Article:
[WEBINAR] US Exceptionalism: Its Story in Nicaragua and Beyond

US Exceptionalism:  Its Story in Nicaragua and Beyond

Sunday, March 14

12 PM Pacific / 1 PM Nicaragua / 3 PM Eastern / 7 PM United Kingdom / 8 PM W. Europe


Here is the link to the full webinar recording: https://youtu.be/JYztXGAiaIo

Here is the link just to Brian Wilson’s interview: https://youtu.be/0mUCFecRJek

Please join us for a webinar on Sunday, March 14, with three stimulating speakers: Brian Willson, Kathy Hoyt, and Sofia Clark.

“US American Exceptionalism” is a concept promoting the United States as the Shining City on the Hill.  The first among nations.  The example all other states should follow.  This webinar will address the notion of US exceptionalism, with special but not exclusive focus on Nicaragua.

Brian Willson will describe the history and origins of the dogma of US American exceptionalism – the fear and trickster psychology behind it, the adolescent culture which produced it, and its origins in Nicaragua and Central America in the 1800s and 1900s.

Kathy Hoyt will focus on American exceptionalism as an ideology to justify punitive sanctions on other nations.  She will discuss sanctions in general, with emphasis on the illegality and harm caused by US unilateral sanctions, and she will review current US sanctions on Nicaragua.

Sofia Clark will examine American exceptionalism in the global context – how it is used to justify US foreign policy around the world.


About the speakers:

Brian Willson is an author, activist, lawyer, and sociologist/ criminologist.  His experience in Viet Nam transformed his view of his country.  Afterward he became a lawyer and has traveled to two dozen countries examining US policies of human rights violations, visiting Nicaragua’a war zones extensively 1986-1990. He is known by many for his blockade of a train in 1987 at the Concord, California, Naval Weapons Station, to prevent the transport of weapons headed for Central America.  When the train didn’t stop, Brian was badly injured, including double leg amputations below the knee.  But Brian didn’t stop either – he has continued his activism for 50 years, and he has lived in Nicaragua since 2017.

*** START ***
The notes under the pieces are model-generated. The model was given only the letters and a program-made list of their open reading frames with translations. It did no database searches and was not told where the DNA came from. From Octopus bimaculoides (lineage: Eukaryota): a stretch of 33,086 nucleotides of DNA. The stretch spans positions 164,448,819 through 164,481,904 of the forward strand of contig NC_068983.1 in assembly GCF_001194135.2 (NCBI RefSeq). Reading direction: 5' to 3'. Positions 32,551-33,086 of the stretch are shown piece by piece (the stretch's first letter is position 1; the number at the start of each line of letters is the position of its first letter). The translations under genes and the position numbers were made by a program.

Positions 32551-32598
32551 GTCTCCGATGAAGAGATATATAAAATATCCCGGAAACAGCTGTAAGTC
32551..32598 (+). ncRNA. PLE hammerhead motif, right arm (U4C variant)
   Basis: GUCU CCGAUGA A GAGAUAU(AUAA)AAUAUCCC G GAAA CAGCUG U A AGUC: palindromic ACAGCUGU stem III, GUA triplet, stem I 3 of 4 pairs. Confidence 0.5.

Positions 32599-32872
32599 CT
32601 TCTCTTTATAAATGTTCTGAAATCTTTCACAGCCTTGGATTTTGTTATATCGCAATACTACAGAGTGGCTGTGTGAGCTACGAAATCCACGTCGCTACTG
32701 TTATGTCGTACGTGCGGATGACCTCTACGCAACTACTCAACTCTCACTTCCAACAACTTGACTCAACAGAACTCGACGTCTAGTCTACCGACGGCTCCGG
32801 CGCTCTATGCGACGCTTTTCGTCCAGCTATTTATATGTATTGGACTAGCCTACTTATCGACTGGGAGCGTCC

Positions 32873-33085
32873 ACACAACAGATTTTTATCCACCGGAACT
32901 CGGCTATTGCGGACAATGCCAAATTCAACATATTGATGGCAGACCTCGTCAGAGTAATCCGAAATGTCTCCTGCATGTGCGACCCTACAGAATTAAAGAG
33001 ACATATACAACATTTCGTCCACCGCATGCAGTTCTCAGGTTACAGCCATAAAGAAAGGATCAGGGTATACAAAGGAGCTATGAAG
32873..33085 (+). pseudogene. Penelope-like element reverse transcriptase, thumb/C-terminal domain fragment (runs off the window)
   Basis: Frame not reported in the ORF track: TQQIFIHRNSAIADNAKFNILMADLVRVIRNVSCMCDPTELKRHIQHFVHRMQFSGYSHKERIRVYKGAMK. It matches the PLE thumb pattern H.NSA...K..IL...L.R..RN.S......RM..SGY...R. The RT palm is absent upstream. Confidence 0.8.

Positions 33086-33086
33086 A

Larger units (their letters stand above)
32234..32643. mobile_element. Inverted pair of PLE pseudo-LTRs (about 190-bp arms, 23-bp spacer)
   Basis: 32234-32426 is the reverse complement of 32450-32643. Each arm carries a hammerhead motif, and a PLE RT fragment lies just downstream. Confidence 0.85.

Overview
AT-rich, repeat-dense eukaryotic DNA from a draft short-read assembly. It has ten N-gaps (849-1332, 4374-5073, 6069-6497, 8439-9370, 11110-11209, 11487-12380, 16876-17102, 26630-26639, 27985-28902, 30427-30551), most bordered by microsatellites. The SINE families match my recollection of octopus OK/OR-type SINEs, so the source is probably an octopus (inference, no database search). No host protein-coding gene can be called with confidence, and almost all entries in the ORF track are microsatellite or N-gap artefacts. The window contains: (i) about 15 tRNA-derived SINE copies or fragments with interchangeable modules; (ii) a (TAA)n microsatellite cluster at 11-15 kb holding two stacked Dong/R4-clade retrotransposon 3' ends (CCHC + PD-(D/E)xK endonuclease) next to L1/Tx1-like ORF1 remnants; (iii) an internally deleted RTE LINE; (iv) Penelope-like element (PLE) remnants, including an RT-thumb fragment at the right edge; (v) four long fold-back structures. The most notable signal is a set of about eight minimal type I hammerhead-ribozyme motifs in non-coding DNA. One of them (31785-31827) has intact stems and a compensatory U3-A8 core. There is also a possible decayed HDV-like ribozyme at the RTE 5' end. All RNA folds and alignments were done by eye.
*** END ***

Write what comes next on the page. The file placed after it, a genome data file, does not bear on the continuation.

Katherine Hoyt lived eighteen years in Latin America – two years in Chile and sixteen in Nicaragua, including a tumultuous period under the Somoza dictatorship.  After returning to the US, she served for many years as National Co-Coordinator, first of the Nicaragua Network, then of the Alliance for Global Justice (AfGJ).  She worked on campaigns to support Nicaragua’s garment workers and against IMF mandated privatization and user fees. In the 2000s, she actively represented the Nicaragua Network in the Stop CAFTA Coalition and led Nicanet delegations to Nicaragua.  In 2016 she retired and now serves on the AfGJ board.  She holds a Ph.D. in political science from Rutgers University and has authored numerous academic and activist publications.

Sofia Clark is a political scientist and former Nicaraguan diplomat with deep ties to Nicaragua, with a Master’s degree in International Law. She was Deputy Chief of Staff for her uncle, Fr. Miguel d’Escoto, when he presided over the 63rd session of the United Nations General Assembly.  She is currently at the Miguel d’Escoto Brockmann Center for Development Studies at the National Autonomous University of Nicaragua (UNAN) in Managua.

This is the March event in a monthly webinar series on Nicaragua.  Additional organizational sponsors are welcome. Contact David@afgj.org to sign on.




Current sponsors:
Alliance for Global Justice
Casa Baltimore/Limay
Chicago ALBA Solidarity
Council on Hemispheric Affairs
IRTF Cleveland
Friends of Sandinista Nicaragua
Friends of Latin America
Friends of the ATC
Nicaragua Solidarity Campaign
Task Force on the Americas